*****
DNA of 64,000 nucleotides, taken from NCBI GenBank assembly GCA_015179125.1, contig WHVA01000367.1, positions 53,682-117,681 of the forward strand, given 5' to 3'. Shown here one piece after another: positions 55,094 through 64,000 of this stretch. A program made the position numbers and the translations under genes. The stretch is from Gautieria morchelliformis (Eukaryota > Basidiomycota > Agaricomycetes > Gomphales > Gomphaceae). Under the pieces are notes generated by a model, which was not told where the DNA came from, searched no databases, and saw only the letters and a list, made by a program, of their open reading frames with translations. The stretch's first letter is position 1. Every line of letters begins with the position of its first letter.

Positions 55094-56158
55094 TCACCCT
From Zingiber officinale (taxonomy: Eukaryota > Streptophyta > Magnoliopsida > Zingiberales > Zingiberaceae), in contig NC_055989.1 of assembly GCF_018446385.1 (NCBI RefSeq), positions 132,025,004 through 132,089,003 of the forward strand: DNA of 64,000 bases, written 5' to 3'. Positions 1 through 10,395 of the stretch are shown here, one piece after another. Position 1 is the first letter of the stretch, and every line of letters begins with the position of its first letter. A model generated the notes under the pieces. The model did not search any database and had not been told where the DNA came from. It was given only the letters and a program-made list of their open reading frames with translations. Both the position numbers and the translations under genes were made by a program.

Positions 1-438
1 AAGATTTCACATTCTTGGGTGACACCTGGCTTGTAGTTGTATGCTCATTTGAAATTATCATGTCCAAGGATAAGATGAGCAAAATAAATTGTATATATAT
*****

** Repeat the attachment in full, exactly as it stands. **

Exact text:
DNA of 64,000 nucleotides, taken from NCBI GenBank assembly GCA_015179125.1, contig WHVA01000367.1, positions 53,682-117,681 of the forward strand, given 5' to 3'. Shown here one piece after another: positions 55,094 through 64,000 of this stretch. A program made the position numbers and the translations under genes. The stretch is from Gautieria morchelliformis (Eukaryota > Basidiomycota > Agaricomycetes > Gomphales > Gomphaceae). Under the pieces are notes generated by a model, which was not told where the DNA came from, searched no databases, and saw only the letters and a list, made by a program, of their open reading frames with translations. The stretch's first letter is position 1. Every line of letters begins with the position of its first letter.

Positions 55094-56158
55094 TCACCCT
From Zingiber officinale (taxonomy: Eukaryota > Streptophyta > Magnoliopsida > Zingiberales > Zingiberaceae), in contig NC_055989.1 of assembly GCF_018446385.1 (NCBI RefSeq), positions 132,025,004 through 132,089,003 of the forward strand: DNA of 64,000 bases, written 5' to 3'. Positions 1 through 10,395 of the stretch are shown here, one piece after another. Position 1 is the first letter of the stretch, and every line of letters begins with the position of its first letter. A model generated the notes under the pieces. The model did not search any database and had not been told where the DNA came from. It was given only the letters and a program-made list of their open reading frames with translations. Both the position numbers and the translations under genes were made by a program.

Positions 1-438
1 AAGATTTCACATTCTTGGGTGACACCTGGCTTGTAGTTGTATGCTCATTTGAAATTATCATGTCCAAGGATAAGATGAGCAAAATAAATTGTATATATAT